The Swarthmore College Bulletin interviewed Victor Navasky (Class of '54), publisher emeritus and former editor of The Nation, a man interested in controversy but also interested in civility, and a man who thinks one caricature may be worth 10,000 words (though make sure to see Ted Rall's comments at the bottom of that page). Back in 2005, Conversations with History interviewed Navasky as he published A Matter of Opinion.

"What does it mean to be cool?" Thorsten Botz-Bornstein, an assistant philosophy professor at the Gulf University for Science and Technology in Kuwait, links the ancient Greeks' Stoicism and hip hop, offering this chic summary: "In spite of the ambiguity, it seems that we remain capable of distinguishing cool attitudes from uncool ones. So what is cool? Let me say that cool resists linear structures."

Search and Destroy: The New Yorker's Ben McGrath on Gawker founder and "gossip monger" Nick Denton’s idea of journalism, and a recent New York magazine profile of Denton, the "Demon Blogger of Fleet Street." The people behind Blogger and Blogspot.com look back at how they accidentally changed the Internet and the world. Brandon Scott Gorrell thinks the blogosphere is sort of raping you. "Bugger the bloggers," writes Georgie Williamson in The Australian, "old-world critics still count." Karine Barzilai-Nahon's tale of political blogs and content and on the place of blogs in the life cycle of viral political information, and in Quadrant, Edwin Dyga tells the story of conservative dissent in the blogosphere (and part 2). Carl Anders writes that "those who scorn blogs for their highly agenda driven information ignore that the traditional media has had to mirror this to survive. That is the greatest proof of just how important Web 2.0 has become in shaping and influencing society." Jacob McArthur Mooney writes in defense of blogging. In the science blogosphere, men significantly outnumber women — is this evidence of discrimination? Common-place profiles Kevin M. Levin, a blogger who is trying to open new fronts in the historical profession. In First Monday, Sara Kjellberg of Lund University writes about the "motivations for blogging in a scholarly context" in I Am a Blogging Researcher; there's also a review of Scott Rosenberg's Say Everything: How Blogging Began, What It’s Becoming, and Why It Matters. "Opinionating" is cheap: The strange, poignant logic behind Mayhill Fowler's decision to quit blogging for HuffPo.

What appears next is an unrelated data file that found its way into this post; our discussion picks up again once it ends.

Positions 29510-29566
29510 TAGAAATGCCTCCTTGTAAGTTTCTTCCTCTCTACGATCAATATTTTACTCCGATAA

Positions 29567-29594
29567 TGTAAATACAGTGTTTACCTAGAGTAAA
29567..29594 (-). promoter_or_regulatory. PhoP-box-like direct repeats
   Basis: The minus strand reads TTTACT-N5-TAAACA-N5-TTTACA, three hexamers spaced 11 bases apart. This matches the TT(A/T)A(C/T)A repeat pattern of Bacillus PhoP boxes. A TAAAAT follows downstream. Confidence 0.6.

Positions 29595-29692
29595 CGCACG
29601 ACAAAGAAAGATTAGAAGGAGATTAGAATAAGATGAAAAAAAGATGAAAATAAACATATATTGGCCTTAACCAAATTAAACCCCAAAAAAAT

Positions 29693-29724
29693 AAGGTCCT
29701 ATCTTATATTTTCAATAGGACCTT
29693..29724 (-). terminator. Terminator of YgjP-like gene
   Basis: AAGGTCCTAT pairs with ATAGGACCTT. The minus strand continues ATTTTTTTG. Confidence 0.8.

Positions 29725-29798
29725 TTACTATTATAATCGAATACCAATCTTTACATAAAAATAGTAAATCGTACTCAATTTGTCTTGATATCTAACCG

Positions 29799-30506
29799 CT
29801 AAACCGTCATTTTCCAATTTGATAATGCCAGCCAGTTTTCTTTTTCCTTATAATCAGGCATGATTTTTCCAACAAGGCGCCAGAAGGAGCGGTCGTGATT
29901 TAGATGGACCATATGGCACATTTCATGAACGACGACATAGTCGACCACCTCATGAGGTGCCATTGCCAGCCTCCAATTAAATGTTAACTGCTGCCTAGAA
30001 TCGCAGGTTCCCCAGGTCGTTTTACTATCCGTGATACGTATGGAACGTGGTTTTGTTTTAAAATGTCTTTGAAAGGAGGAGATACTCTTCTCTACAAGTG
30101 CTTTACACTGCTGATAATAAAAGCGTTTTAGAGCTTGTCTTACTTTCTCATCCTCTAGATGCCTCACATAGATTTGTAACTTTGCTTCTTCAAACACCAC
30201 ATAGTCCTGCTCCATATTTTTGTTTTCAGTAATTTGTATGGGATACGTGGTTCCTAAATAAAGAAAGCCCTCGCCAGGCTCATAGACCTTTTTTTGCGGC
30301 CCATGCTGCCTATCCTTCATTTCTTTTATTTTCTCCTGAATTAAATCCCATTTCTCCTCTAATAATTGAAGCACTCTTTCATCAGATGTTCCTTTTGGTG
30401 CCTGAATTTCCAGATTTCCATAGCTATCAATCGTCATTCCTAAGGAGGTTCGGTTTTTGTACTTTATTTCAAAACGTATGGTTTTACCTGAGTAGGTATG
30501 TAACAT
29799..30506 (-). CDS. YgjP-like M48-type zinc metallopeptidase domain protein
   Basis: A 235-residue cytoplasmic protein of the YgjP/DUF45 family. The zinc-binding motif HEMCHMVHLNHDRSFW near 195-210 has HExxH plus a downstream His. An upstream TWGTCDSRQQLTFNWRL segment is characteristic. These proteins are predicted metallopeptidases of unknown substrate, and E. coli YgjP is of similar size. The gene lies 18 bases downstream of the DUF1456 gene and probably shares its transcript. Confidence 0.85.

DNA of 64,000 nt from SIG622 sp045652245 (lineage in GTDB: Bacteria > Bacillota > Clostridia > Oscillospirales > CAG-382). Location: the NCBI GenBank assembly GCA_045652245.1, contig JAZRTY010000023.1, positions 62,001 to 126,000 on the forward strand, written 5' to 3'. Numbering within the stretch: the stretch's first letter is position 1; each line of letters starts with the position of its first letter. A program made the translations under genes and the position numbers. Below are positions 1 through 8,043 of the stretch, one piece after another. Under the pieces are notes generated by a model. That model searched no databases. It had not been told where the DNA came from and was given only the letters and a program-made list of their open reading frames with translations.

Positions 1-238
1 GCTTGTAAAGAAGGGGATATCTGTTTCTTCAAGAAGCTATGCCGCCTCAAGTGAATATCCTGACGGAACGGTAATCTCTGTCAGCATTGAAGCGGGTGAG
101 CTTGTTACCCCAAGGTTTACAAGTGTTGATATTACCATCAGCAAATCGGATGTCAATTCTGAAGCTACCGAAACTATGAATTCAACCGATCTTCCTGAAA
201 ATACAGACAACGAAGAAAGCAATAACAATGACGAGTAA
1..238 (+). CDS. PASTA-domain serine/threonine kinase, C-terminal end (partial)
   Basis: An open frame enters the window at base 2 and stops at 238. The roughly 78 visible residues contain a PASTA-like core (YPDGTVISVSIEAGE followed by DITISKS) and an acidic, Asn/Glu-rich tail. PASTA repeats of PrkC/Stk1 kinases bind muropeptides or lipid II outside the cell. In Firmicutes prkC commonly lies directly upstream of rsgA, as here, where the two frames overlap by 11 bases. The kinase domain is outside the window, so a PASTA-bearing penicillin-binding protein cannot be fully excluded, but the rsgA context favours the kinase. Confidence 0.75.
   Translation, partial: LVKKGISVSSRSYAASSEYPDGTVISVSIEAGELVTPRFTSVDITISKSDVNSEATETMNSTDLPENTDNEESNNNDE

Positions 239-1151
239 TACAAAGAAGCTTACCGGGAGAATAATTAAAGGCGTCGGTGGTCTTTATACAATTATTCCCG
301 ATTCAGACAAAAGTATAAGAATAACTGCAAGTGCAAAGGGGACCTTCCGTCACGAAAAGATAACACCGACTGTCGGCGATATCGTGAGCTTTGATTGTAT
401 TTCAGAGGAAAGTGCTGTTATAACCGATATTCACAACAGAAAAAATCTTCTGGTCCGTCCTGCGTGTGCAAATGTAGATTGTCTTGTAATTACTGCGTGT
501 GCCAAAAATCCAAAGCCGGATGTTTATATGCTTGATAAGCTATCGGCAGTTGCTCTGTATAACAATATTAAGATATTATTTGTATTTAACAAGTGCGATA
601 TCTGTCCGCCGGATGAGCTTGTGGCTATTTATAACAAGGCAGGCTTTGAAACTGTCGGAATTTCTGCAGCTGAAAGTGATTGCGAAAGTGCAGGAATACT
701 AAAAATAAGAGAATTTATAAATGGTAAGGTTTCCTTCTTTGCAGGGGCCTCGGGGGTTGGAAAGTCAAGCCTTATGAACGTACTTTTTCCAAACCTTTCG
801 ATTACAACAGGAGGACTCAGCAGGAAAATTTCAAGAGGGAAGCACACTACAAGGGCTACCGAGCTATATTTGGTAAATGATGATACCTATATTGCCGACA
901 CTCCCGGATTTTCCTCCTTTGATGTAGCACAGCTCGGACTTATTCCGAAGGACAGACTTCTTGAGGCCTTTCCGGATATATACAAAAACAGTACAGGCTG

A look at what the Economics Nobel says about the US unemployment crisis.

The Economist profiles a Himalayan rivalry: Asia’s two giants, China and India, are still unsure what to make of each other, but as they grow, they are coming closer — for good and bad — and that is the contest of the century. While the industrial policies pursued by both countries up until the 1980s led to mistakes and inefficiencies, China and India would not be as successful as they are now without them. The Globalist describes the Battle of the (Population) Billionaires. Time magazine looks at how China and India displaced the West in Sri Lanka, and in Foreign Affairs, there's a review essay on India, China and the West. And from Outlook India, a review of India and China: The Battle between Soft and Hard Power by Prem Shankar Jha (and more at Asia Times) and a review of Superpower? The Amazing Race Between China's Hare And India's Tortoise by Raghav Bahl.

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